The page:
In case you haven’t noticed, Bay Area sports fans have it just fine lately.
For the baseball crowd, it doesn’t get much better than the San Francisco Giants winning two World Series championships in three years. Led by potential Hall of Fame manager Bruce Bochy, the Giants erased years of mediocrity in the middle of the past decade with a combination of versatile talent and expert leadership.
For those who gravitate to the gridiron, this upcoming Sunday ought to be fun. That’s thanks to Jim Harbaugh, who traveled an hour north from Stanford and turned the San Francisco 49ers into arguably the best team in football in less than two years. A win on Sunday against the host Atlanta Falcons, and the Niners go to the Super Bowl for the first time in 18 years.
The man who replaced Jim Harbaugh on The Farm, David Shaw, recently led his Cardinal to the team’s first Rose Bowl victory since 1972, or three years before the Golden State Warriors last won an NBA championship.
Which brings us to Mark Jackson, a splashy but completely unproven hire when Golden State brought him aboard in June of 2011. Jackson, who had never coached at any level prior to accepting the Warriors job, immediately preached defense, the aspect of the game most lacking under previous head coach Don Nelson.
“”I’m totally convinced that if you want to win in this league, then you have to defend,” Jackson said at the time. “It’s going to be a great challenge, and it’s going to start from Day 1.”
Fine words, but how much substance did they have at the time? The Warriors have appeared in the postseason just once in the last 18 years, and recently the main reason for that drought was a porous defense that simply could not stop any half way decent opponent. At the only Warriors game I attended in 2009, Golden State scored 130 points…and still lost to the Phoenix Suns by 24.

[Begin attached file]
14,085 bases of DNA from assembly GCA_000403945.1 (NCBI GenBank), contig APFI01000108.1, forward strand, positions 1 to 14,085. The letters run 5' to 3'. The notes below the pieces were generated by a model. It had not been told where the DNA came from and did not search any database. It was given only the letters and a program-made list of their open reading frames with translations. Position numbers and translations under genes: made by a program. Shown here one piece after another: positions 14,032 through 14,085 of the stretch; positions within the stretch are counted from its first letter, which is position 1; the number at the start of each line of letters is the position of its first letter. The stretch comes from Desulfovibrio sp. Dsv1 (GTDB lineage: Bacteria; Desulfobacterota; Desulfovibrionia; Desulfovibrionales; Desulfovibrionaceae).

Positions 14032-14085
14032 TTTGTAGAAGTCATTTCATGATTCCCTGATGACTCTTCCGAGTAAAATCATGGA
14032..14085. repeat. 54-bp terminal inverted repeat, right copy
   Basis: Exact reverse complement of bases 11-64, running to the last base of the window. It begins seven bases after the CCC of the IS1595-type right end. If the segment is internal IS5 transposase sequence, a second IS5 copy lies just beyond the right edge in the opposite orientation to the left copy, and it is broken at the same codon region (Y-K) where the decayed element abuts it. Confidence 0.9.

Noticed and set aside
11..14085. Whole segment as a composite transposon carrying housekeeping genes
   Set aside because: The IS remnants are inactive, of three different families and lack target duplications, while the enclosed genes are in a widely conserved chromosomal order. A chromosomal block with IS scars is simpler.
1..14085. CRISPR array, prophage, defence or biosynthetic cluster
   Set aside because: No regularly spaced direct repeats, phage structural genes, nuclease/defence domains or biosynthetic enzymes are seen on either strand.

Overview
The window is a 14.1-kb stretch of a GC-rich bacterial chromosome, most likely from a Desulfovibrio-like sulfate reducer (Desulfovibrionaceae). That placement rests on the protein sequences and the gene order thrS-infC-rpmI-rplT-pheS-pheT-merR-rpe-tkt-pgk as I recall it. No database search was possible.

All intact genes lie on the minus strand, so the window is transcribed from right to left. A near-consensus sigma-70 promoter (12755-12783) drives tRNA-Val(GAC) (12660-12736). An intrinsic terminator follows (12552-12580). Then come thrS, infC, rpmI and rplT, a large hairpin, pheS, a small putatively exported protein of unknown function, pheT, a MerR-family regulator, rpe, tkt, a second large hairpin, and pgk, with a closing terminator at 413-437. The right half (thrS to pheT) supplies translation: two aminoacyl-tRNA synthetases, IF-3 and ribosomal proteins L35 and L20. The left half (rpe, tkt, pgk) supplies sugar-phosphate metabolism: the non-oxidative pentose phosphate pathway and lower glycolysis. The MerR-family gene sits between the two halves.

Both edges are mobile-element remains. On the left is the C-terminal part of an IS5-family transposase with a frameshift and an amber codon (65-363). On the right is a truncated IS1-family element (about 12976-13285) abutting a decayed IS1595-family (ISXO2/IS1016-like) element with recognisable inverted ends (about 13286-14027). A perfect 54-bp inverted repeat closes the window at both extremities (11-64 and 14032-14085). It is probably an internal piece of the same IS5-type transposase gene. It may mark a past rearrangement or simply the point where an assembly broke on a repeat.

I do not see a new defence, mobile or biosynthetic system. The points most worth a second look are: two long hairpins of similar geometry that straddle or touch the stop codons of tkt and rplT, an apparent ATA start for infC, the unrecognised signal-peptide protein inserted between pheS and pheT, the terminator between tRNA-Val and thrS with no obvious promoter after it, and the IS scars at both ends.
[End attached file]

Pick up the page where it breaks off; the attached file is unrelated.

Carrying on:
That’s the situation the new Warriors coach walked into. As was the case in Harbaugh’s first season as coach of the 49ers, Jackson’s initial campaign was hindered by a league-wide labor dispute, preventing him from working with his players until shortly before the actual season began. It was apparent from the start that the lockout had hurt the Warriors more than most teams, and a 23-43 record followed. Perhaps unfairly, Jackson was drawing more comparisons to Mike Singletary than he was to Harbaugh.
And yet, here we are, a little under halfway through the 2012-13 season, and the Warriors look like the team jackson promised they would be when he took over. Sure, some issues (difficulty closing games out and a lack of consistently strong post play) still linger, but Golden State is allowing under 100 points per game. For comparison, the nadir of Nelson’s tenure as coach, 2009-10, saw the Warriors finish last in the league in points allowed (12.4/g). That’s a big leap, and Jackson is making it happen by instilling his players with discipline and a better sense of what it takes to slow opponents down.
The Warriors aren’t close to an elite team, yet. You might even say they are no better than simply “good.” But like Giants, 49ers and Cardinal, they’re undoubtedly moving in the correct direction, and a lot of that has to do with Jackson. Because the NBA is an extremely top-heavy league, it might take longer for Jackson and Golden State to ascend to the heights that other Bay Area teams have enjoyed over the last several years, but if they continue on their current path, they’ll get there before too long.